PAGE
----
The proposed departures of Varane, Marcelo, Carvajal and Odriozola would put major trust into Eder Militao and Lucas Vazquez at center back and right back, respectively. And Bale has had a decent resurgence on loan at Tottenham and performed well so far at Euro 2020, not to mention his bond with Carlo Ancelotti. But Madrid have their eyes set on young superstars Kylian Mbappe or Erling Haaland, and acquiring them won’t be cheap.


So, much akin to former La Liga rival Luis Suarez’s last transfer window, Ramos has been outcast from the club he has meant so much to and will sign elsewhere on a free transfer.


Can Ramos still contribute to a top club?


The short answer is yes, of course. Sergio Ramos is one of the best defenders of all time, and despite his age, is still fully capable of starting for one of Europe’s top clubs.


Compare Ramos to Thiago Silva, who is about a year and a half older and also moved on a free transfer from PSG to Chelsea a season ago. In the 2020/21 UCL campaign, Ramos played five matches/424 minutes, while Silva played seven matches/528 minutes. They both had two tackles and two blocks, and similar pass accuracy (91% for Ramos. 93% for Silva). Ramos recovered less balls (30) and completed less clearances (11) than Silva (43 and 18 respectively), but also scored two goals and provided an assist for Los Blancos.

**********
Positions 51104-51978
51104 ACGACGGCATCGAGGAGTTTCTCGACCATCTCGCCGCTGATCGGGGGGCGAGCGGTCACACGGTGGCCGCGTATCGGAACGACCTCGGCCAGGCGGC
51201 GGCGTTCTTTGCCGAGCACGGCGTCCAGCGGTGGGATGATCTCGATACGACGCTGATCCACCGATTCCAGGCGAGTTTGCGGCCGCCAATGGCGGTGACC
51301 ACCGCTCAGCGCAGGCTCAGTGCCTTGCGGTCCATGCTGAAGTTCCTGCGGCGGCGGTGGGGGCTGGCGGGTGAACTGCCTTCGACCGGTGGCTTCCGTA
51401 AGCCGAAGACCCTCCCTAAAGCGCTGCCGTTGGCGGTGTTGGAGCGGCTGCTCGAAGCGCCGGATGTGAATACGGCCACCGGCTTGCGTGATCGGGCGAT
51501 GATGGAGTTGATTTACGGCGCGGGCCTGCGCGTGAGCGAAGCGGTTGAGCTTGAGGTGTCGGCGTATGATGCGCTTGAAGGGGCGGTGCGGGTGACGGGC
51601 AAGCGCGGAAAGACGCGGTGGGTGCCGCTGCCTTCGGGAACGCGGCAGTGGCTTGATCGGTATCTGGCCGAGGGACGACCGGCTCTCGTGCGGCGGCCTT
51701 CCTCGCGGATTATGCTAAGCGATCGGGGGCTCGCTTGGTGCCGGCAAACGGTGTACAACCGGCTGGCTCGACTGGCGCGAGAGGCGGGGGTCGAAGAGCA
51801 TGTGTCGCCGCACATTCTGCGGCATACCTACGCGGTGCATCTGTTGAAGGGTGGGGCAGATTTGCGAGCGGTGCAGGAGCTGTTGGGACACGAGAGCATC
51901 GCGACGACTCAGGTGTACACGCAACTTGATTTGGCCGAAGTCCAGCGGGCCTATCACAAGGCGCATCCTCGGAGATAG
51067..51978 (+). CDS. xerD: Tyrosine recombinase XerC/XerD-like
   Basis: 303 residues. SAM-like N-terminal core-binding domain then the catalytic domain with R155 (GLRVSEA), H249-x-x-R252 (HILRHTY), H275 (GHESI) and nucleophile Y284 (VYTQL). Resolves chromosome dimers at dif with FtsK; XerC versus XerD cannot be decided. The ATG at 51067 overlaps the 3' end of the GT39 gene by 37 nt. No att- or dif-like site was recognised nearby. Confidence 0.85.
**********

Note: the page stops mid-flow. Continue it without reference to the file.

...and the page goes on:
Even at 35, Ramos' versatility as an aerial threat and penalty kick taker will increase interest, even if his defending ability isn't the same as in his prime.



What’s next for Ramos and Madrid?


Despite injury concerns that left the 36-year-old off of Spain’s Euro 2020 roster, many of Europe’s top clubs have already been linked with the center back, including both Manchester clubs and PSG.


Ramos did rule out two specific La Liga clubs as his next destination: a reunion with Sevilla and Barcelona, staying true to his Madrid roots.




Without Ramos shoring up the back line, Real Madrid are not only losing a more than capable defender, but also a leader on the pitch and in the locker room that is the epitome of their recent success.


"I believe that we don't have to speak about the importance of Sergio [Ramos] for Real Madrid," Kroos said in a press conference last week.

"He has always been a great teammate and a great captain, he has been the best captain that I have had in my career.”


Spain national team manager Luis Enrique sees the same.


"When you see him [Ramos] compete, he understands that he is a chosen one, he already knew that,” Enrique said in Sept. 2018 before his first match as national team manager.


"He is a great leader in any situation, a person who drags in and out. I am delighted with him. I expected a very high level, but in this case he has surpassed [my expectations]."


And as Ramos tearfully said his goodbyes, he left supporters with a message: this past season wasn’t the last time he’ll be playing for Los Blancos.


“I’ll come back here one day, I’m sure. I want to say a huge thanks to Real Madrid, I will always carry you in my heart.”